Once dry, its time to de-mold it. Take your scalpel and CAREFULLY but with some force cut along the edge of the template from the back of the mask- paying extra attention to complex curves. When you are done, cutting through the foil, the mask can be pulled with a little tactical pressure from the template. edges and eye holes where you guided the media over the edges will take some extra care to cut out cleanly, but it is doable. Hopefully your mask will look like below:
Now you have it free, you’ll need to get the silver foil off of the inside, and then let it dry again, as the foil will have prevented the bottom layer from properly drying. Its time to give it a quick sand (400 grit is about as fine as you need)- I like leaving a bit of texture on my masks, so don’t sand too fine.
For the mask shown in the title of this article, I wanted to create some relief which I can paint over. I used a relief marker (until I learnt I can do the same thing with a warm glue gun). I sketched a design on the mask, and then used the marker to layer up the relief. Let that dry for at least a few hours if you used a relief marker, or at least 20 min if you used a warm glue gun. The advantage of the marker is that flow is easier to control, but the advantage of the glue gun is that its cheaper, you can take it off if you are unhappy with it, and you can trim and tidy it with a scalpel if you want to clean it up after application and drying.
Now that I had some relief, I wanted to add some surface texture highlights – I wanted that look of damaged marble / sculpture with a decayed underneath, and so I gave the whole thing a coat of sand coloured acrylic paint, which the filler drank readily- this also allowed the relief marker to take up some of the paint, which was useful as it is black and takes a fair few layers of pain to get the colour you apply. I gave it two coats of sand colour, an hour apart over the whole mask
Once that was dry (an hour), I dry-brushed thee whole mask with white acrylic. By dry-brushing I highlighted the un-smooth surface of the mask, which looked like grimey marble (see below). once that had dried, I painted the relieved regions with a copper-gold. and once that was dry, dry-brushed the gold areas with a light gold paint to give the idea of a tarnished gold in the shadows.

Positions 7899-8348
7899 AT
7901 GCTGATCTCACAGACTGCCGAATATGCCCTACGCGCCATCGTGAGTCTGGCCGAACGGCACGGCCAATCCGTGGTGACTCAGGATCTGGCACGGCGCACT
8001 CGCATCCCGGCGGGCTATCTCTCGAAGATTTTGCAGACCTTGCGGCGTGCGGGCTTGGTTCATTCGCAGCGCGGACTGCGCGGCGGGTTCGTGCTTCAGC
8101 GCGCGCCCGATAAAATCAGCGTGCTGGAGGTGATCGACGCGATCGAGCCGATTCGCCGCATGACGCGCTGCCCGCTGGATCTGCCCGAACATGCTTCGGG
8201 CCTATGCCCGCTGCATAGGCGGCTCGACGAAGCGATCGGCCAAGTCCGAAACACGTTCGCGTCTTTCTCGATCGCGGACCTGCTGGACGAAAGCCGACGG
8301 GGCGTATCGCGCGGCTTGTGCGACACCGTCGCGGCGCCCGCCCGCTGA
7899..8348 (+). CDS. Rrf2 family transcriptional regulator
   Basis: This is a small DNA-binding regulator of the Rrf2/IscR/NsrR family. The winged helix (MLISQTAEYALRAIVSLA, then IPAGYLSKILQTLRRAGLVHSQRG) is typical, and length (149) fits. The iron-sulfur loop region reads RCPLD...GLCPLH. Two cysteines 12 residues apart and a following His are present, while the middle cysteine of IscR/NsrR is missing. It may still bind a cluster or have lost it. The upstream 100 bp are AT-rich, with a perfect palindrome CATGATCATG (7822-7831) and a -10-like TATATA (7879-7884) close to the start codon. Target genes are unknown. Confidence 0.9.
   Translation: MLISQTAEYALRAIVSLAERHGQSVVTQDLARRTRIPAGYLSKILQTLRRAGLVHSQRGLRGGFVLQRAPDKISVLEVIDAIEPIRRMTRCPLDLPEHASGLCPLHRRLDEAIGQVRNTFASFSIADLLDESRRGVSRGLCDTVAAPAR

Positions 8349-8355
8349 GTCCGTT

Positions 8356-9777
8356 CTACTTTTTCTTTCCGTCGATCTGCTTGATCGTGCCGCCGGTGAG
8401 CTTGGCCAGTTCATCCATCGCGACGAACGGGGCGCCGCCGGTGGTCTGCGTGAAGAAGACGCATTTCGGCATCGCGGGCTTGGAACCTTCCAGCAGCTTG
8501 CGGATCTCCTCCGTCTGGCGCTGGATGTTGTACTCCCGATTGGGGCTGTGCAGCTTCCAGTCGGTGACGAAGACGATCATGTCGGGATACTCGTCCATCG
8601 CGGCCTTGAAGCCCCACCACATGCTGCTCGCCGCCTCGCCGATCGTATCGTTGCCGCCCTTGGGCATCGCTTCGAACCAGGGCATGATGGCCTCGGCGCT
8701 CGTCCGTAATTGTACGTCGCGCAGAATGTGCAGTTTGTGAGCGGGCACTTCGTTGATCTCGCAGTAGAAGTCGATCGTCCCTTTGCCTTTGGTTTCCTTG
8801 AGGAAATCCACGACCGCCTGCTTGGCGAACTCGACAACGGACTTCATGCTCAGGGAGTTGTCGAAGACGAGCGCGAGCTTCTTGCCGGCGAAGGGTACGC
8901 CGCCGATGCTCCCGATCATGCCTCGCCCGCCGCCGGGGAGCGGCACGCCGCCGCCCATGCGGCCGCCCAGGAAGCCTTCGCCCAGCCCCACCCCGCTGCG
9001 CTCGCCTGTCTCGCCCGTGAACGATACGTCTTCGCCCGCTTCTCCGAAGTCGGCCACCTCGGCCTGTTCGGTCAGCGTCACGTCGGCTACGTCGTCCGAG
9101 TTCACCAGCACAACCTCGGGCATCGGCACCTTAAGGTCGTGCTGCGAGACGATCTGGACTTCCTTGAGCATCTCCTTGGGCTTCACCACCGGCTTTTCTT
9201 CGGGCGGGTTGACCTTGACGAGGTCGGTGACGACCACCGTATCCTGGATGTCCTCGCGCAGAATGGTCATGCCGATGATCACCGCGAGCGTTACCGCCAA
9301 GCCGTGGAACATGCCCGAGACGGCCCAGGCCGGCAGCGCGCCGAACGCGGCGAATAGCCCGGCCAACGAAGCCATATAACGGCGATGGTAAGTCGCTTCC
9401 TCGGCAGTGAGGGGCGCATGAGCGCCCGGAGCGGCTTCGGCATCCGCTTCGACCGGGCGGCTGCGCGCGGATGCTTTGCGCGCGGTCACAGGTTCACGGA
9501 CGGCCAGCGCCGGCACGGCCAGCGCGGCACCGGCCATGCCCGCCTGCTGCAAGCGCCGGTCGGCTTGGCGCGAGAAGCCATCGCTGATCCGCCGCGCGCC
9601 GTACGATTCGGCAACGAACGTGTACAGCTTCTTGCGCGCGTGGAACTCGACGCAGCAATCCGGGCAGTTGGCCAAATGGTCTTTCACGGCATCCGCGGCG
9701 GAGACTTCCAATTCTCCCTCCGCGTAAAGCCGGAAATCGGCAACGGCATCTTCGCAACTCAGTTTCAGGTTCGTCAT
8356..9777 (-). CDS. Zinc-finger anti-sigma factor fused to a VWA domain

Once that had dried, it was time to protect the mask (and paint). As I wanted this mask for a prop, I wanted it to be fairly tough, and so I used some spray lacquer- in this case I wanted it glossy, like polished marble. Three coats of this done in the garage (this is the only step you cant do in your house), and left over night, and I had a tough, semi-shined mask. To wear this mask, you can just use your warm glue gun to stick some ribbon on the inside (but I have seen people staple or superglue them)
I tend to not decorate the inside of the masks – I like people to see it was made from a magazine. you might want to put some foam on the inside of the nose or around the eyes to make them stand off the skin, but mine tend to be pretty comfy fits without.
You can decorate these in a number of ways, but the manufacture method is the same. It is addictive though, once you get used to the tools you find yourself making more and more in ever-more complex colouring and relief patterns. I enjoyed making these as they were simple and less hazardous that working with my usual resins and glass fibre-sheet – I would imagine that these could be fun spring treats to make with the kids (except the spray lacquer and cutting), and if you have no masquerade ball to go to, they make interesting decorations for the coffee table / wall too.